In Twenty First Century Rail v. NJ Transit the New Jersey Supreme Court has held that in analyzing a successive representation conflict under RPC 1.9 written consent of the former client is a necessity. Absent that representation is barred:
"In this appeal, we consider whether an attorney who was retained to provide advice to a client in connection with a construction project violated RPC 1.9 by subsequently undertaking the representation of another party that was involved in the construction project whose interests were adverse to those of the former client. Both the trial court, and the Appellate Division in its published opinion, TwentyFirst Century Rail Corp. v. N.J. Transit, 419 N.J. Super. 343 (App. Div. 2011), concluded that the RPC did not bar the attorney from undertaking the subsequent representation and therefore declined to disqualify him and his firm from the matter. Because our analysis of the project, the relationship among the parties to the litigation, and the role played by the attorney, demonstrates that the subsequent representation was prohibited by the clear terms of RPC 1.9, we reverse the Appellate Division’s judgment.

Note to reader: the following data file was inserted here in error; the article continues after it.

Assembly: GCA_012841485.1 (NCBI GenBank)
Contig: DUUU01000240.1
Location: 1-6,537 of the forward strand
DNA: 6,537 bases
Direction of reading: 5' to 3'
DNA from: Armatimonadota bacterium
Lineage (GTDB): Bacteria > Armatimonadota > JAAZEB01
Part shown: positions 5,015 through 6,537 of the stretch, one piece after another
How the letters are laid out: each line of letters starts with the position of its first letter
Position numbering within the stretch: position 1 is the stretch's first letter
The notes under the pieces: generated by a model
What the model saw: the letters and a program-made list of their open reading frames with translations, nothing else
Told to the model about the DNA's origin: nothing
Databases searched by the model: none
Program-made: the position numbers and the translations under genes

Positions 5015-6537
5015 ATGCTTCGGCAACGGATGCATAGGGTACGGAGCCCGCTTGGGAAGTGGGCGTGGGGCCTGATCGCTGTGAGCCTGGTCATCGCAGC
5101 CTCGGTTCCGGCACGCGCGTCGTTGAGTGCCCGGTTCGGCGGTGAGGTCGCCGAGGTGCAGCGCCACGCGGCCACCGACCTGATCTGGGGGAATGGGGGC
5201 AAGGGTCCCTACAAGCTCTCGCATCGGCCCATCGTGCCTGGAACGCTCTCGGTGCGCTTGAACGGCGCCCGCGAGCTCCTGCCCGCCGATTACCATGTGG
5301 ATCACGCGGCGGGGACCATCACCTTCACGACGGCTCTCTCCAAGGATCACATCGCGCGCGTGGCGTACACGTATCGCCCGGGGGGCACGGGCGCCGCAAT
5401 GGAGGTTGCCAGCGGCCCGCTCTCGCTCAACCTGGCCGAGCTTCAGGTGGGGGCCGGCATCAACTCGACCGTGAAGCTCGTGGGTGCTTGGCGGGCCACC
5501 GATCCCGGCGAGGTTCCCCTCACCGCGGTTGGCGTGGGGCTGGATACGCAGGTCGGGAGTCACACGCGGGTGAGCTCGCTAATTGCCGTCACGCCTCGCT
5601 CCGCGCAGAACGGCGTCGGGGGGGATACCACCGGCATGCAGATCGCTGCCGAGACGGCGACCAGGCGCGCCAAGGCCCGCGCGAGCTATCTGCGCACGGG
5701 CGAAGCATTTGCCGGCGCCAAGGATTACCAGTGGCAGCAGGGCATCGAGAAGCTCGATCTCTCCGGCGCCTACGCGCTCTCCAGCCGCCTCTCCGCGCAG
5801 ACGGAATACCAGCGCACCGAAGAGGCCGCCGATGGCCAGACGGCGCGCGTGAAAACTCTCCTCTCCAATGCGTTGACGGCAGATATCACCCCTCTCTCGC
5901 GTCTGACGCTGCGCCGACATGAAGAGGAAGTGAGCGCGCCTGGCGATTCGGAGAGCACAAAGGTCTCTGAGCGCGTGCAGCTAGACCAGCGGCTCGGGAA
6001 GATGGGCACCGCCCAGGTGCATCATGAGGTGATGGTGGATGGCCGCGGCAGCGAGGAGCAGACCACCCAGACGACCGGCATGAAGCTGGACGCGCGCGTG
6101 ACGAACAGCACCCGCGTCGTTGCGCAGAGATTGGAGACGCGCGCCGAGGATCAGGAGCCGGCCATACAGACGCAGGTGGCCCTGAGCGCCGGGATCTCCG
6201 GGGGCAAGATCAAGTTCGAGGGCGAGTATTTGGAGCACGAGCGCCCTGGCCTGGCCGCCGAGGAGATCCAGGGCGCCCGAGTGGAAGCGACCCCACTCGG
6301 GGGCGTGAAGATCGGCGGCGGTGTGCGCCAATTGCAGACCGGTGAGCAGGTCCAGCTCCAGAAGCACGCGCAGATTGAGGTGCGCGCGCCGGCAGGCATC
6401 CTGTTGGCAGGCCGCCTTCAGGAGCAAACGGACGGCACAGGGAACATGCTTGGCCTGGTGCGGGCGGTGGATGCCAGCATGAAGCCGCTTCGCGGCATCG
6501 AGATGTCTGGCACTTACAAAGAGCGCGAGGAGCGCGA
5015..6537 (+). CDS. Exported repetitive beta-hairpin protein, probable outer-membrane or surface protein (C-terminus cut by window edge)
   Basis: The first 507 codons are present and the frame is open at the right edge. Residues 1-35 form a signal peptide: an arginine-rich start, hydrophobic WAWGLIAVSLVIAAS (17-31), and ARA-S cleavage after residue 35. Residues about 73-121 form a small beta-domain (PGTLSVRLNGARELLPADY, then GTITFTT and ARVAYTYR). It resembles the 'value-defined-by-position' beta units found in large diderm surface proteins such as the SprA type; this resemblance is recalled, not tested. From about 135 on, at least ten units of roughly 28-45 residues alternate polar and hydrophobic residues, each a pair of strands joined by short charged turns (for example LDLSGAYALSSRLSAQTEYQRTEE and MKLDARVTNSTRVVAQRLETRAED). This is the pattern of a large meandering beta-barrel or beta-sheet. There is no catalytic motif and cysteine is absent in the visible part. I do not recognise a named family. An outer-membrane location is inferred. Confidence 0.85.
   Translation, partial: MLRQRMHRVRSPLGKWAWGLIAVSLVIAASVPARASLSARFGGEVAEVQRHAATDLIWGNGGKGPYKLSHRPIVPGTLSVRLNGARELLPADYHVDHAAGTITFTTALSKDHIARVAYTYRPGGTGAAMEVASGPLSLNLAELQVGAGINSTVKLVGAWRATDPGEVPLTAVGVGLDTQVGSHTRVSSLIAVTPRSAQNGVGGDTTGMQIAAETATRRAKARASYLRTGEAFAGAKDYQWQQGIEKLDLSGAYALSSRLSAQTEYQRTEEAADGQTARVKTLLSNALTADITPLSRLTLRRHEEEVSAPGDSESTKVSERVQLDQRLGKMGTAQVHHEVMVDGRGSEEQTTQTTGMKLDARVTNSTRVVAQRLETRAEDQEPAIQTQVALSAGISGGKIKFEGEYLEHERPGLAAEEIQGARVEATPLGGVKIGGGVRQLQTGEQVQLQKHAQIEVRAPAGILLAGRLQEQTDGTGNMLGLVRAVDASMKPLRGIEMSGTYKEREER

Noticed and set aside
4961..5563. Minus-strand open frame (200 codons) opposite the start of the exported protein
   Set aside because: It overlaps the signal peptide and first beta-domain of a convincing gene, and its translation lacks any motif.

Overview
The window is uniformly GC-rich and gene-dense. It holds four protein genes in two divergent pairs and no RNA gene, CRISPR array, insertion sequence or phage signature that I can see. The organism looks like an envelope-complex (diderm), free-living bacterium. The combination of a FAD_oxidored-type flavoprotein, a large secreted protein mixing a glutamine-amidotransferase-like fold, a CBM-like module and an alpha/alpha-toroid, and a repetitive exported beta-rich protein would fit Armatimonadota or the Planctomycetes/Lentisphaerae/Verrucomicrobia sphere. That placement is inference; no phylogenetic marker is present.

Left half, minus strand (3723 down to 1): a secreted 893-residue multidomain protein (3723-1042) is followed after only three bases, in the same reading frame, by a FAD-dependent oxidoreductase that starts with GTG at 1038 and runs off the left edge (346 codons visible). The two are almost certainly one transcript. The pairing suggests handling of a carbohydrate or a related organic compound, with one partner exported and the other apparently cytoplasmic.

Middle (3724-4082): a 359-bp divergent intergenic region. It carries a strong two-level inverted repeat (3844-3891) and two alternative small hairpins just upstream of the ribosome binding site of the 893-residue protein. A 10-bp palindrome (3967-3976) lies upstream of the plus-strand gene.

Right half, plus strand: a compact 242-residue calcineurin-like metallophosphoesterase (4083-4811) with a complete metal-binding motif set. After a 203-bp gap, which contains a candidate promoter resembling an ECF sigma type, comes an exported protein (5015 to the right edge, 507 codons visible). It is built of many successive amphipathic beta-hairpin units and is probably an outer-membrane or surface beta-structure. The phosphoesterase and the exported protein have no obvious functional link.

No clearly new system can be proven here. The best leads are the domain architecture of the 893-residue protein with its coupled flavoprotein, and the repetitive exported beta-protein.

In clear language, RPC 1.9(a) begins with a prohibition that precludes an attorney from engaging in the representation of an adverse client in the same matter unless the former client consents in writing. RPC 1.9(a). Therefore, if the prior and the subsequent matters are indeed the same, the representation, absent written consent of the former client, is prohibited. In that circumstance, we need not conduct the inquiry into whether the matters are substantially related[.]"